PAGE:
We visited Winton a few years ago when it was in drought, it is almost unrecognisable after a couple of years of good rain. And they have had a bit of winter rain as well, meaning some areas are still boggy. Everything is green.
We didn’t take too much notice last time of the dinasour connection. I’m not sure why, perhaps we didn’t get caught up in the magic. But, it happened this time. On our drive into Winton we diverted to the Age of Dinasours Museum and got to see some of the dinasour bones that have been found in this area. We also saw exerpts from the documentary on the discovery of the bones. A DVD of the whole documentary was on sale in the gift shop, but DVDs are not that useful and I asked if they had it in another format. Unfortunately not, but a Google search later and I found the full show on Vimeo. We were fairly hooked after our visit to the museum and we watched the 40 minute documentary in the evening.
Today we took a tour to another site, which they think is the site of a dinasour stampede. ‘A minute in time preserved for 90,000,000 years’, as someone has said. We could have driven to the site, but it made it a sort of rest day to be on a tour, plus you get far more information about the landscape and and the dinasour bones and tracks that have been preserved for so long here. We also had good, healthy food, apart from morning tea with biccies and lamingtons. Our tour guide had everything in our vehicle and he served three snacks/meals during our time. Lunch was cold meat and salad and afternoon tea was fruit salad, in individual packs for each person.
We went on a tour run by the museum to see the stampede tracks, which have been enclosed to try to preserve them. Embarrassingly, a wall fell in on the tracks after four months, but they have also left some of the covering rocks in place so not everything is exposed. Even if there is further damage at least part of the record has been preserved. The current theory is that tiny dinasours, the size of chickens, plus some slightly larger ones, were at a water hole when a very large predator arrived. As the large dinasour tracked down a victim the others fled towards it as they had the water at their backs and nowhere else to run. This is only a theory, and fits what is there, but they stress that they don’t really know what happened, though they know something of why the tracks were preserved. This area was rainforest in those times and actually located a bit south of where Tasmania is now.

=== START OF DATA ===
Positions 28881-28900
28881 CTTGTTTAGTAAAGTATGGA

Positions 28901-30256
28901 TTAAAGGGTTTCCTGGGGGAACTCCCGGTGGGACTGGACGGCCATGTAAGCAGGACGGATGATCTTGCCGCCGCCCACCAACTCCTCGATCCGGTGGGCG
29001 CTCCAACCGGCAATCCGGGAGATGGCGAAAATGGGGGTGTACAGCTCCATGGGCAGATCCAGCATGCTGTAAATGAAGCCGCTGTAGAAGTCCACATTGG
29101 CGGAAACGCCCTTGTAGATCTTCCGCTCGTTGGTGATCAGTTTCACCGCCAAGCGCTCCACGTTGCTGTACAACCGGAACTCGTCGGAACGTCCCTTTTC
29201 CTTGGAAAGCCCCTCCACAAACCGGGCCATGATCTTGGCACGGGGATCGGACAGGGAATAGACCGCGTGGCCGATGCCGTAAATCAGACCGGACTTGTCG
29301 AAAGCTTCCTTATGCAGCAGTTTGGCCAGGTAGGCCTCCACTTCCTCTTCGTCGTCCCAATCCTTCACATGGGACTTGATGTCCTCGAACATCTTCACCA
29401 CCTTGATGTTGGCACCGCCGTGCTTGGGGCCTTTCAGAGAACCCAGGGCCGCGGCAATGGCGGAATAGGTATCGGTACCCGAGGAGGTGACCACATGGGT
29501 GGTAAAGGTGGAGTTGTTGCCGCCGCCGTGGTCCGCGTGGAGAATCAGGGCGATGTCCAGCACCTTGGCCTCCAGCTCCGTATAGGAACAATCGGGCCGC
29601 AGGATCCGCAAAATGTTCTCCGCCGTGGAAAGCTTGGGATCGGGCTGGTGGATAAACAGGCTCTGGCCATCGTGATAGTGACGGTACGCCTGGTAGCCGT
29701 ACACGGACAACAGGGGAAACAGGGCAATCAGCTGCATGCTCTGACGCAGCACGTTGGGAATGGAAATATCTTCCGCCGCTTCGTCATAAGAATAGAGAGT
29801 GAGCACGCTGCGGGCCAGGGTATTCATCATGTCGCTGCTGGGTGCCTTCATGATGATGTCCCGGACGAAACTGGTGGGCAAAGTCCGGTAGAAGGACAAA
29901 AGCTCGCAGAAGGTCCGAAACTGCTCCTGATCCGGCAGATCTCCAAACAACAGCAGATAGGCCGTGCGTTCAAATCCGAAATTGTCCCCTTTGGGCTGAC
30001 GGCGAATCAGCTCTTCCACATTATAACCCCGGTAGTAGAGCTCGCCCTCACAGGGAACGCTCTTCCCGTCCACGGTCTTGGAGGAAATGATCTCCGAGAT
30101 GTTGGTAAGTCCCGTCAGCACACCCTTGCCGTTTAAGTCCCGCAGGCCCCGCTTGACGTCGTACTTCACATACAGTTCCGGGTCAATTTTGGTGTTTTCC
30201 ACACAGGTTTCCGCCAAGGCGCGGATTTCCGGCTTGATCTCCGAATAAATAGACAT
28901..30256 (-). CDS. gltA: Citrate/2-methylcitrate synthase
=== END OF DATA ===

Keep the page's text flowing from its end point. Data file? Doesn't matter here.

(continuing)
The open savannah grasslands of present time are very good for cattle. Although they started out here with sheep it is mostly cattle now, and many pastoralists at least try to practice sustainable land use without overstocking.
The light during today was slightly less bright than I expected. Perhaps the polution which is giving us such splendid sunrises and sunsets is also present during the day and holding back some of the light.
As the day went on I noticed that there was much about the history of settlement in the area, as well as the ancient history, but nothing about the original inhabitants. Eventually our tour guide told us that story too. After pastoralists started settling here they ran into dispute with the indigenous people, who, after all, had the greater claim to the land. Police were sent in and killed about 200 people. The rest were sent off to missions and their original culture and language was lost over the generations. However, they eventually mounted a native title claim which has been successful. A good result in the end, but doesn’t make up for how their ancestors were treated.
The weather is sunny and cool, and ideal for exploring and we felt that we had a really lovely time. Our guide was ex military and fairly commanding. He said doing the tours was like taking his friends’ parents on outings. We were all grey nomads, of the fit and healthy kind, and very docile. Perhaps keeping us fed and watered is to that end. The tour was value for money at $145 per person, and included all our food and drinks, plus entry to the Lark Quarry (the name of the stampede excavation).